Supporters travelled from other countries to hear Turkish president speak
Thousands of Turks attend Erdogan election rally in Bosnia
Turkey's president addressed thousands of expatriate Turks in Bosnia's capital on Sunday to shore up support before his country's snap presidential and parliamentary elections next month.
Adapting his domestic campaign speeches to include promises to Turkish citizens living abroad, President Recep Tayyip Erdogan called on "European Turks to show their strength to the whole world".
Mr Erdogan received a warm welcome in Sarajevo, reflecting the popularity he and Turkey enjoy in Bosnia, particularly among Bosnian Muslims, who view the country as their main protector and backer.
But, unlike previous visits to Bosnia when thousands of residents turned out to greet him, it was mostly supporters from other countries - mainly Austria and Germany - who welcomed him, arriving for the rally in buses.
Turkey will vote on June 24, more than a year earlier than scheduled. The presidential election will usher in an executive presidency that concentrates more powers in the president's hands and abolishes the office of prime minister.
Sarajevo currently is the only campaign stop Mr Erdogan will be making in Europe. Governments in Austria, Germany and the Netherlands said they would not allow rallies for the Turkish elections.
During his appearance at Zetra Olympic Hall on Sunday, Mr Erdogan said his government would work to provide employment opportunities for Turkish citizens who retired abroad and new programmes for children to learn Turkish.
He urged supporters to actively participate in European politics as a way to counter anti-Turkish sentiment.
"You need to be in those parliaments instead of the ones who betray our country," Mr Erdogan said, referring to European politicians of Turkish origin.
A diplomatic spat ensued last year after Germany and the Netherlands imposed bans on campaign events for Turkey's referendum on creating the executive presidency. Mr Erdogan and his foreign minister compared officials in those countries to Nazis.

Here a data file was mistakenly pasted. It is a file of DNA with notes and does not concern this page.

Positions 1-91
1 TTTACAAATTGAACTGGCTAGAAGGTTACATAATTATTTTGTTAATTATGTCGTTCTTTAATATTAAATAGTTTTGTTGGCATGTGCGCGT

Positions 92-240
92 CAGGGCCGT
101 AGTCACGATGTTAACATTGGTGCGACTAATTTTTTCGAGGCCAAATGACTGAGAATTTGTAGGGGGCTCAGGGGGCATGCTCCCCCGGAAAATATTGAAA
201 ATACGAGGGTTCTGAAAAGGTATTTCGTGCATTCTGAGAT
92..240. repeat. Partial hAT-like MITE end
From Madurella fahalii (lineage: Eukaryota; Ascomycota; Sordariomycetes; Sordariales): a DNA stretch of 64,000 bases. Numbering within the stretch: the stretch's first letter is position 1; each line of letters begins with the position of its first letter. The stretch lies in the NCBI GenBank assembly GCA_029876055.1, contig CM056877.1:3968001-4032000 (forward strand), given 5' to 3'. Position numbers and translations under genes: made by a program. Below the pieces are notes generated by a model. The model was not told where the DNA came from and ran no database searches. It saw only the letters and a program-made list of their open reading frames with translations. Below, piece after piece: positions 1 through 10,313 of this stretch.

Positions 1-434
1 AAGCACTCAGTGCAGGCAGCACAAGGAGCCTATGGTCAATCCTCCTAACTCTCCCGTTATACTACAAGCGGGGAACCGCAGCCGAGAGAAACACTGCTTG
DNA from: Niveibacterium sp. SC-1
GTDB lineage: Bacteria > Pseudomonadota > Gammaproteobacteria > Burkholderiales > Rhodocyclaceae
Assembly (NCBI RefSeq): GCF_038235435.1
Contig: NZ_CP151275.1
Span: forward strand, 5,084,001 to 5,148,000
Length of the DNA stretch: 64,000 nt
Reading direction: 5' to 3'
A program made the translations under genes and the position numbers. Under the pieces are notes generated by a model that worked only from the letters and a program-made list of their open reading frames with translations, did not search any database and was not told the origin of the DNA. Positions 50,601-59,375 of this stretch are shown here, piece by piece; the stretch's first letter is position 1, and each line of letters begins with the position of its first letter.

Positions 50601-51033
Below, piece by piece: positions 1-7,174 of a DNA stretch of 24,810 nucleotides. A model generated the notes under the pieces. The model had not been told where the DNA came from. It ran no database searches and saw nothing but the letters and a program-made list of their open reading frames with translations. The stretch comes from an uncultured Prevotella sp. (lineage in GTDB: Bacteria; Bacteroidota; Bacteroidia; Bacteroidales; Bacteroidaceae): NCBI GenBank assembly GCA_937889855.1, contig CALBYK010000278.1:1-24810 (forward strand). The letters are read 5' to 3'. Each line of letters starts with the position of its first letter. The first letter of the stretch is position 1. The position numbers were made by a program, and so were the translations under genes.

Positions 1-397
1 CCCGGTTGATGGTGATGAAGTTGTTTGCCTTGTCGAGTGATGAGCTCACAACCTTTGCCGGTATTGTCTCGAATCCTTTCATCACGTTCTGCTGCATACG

The new system of governance narrowly passed the April 2017 referendum, but 59 per cent of expatriate Turks voted in favour of the change. More than three million Turks living abroad are eligible to vote in the upcoming national elections, starting on June 7.
One Erdogan supporter, who travelled to Bosnia-Herzegovina from Austria, said the campaign bans would not stop the Turkish president's fans from meeting "the Chief".
"No matter how much they try to restrict the people, Turkey is behind him and Turkey will not leave him alone," Cumali Tepe said.
The Muslim Bosnian head of Bosnia's three-member presidency, Bakir Izetbegovic, met Mr Erdogan at Sarajevo's airport and joined him at the rally. The Turkish leader did not plan to meet the Serb and Croat members of the presidency.
Mr Erdogan told reporters before the rally that reports of an alleged assassination plot against him could not deter his visit.
Turkey's state-run Anadolu news agency reported on Saturday there had been tip-offs from intelligence agencies about a potential assassination attempt against the president during his visit to the Balkans.
Earlier on Sunday, the Turkish and Bosnian transport ministers signed an agreement on the construction of a highway connecting Sarajevo to the Serbian capital Belgrade, a project estimated to cost $3.5 billion (Dh12.9bn) but so far blocked by the Bosnian Serbs, who dispute the road route.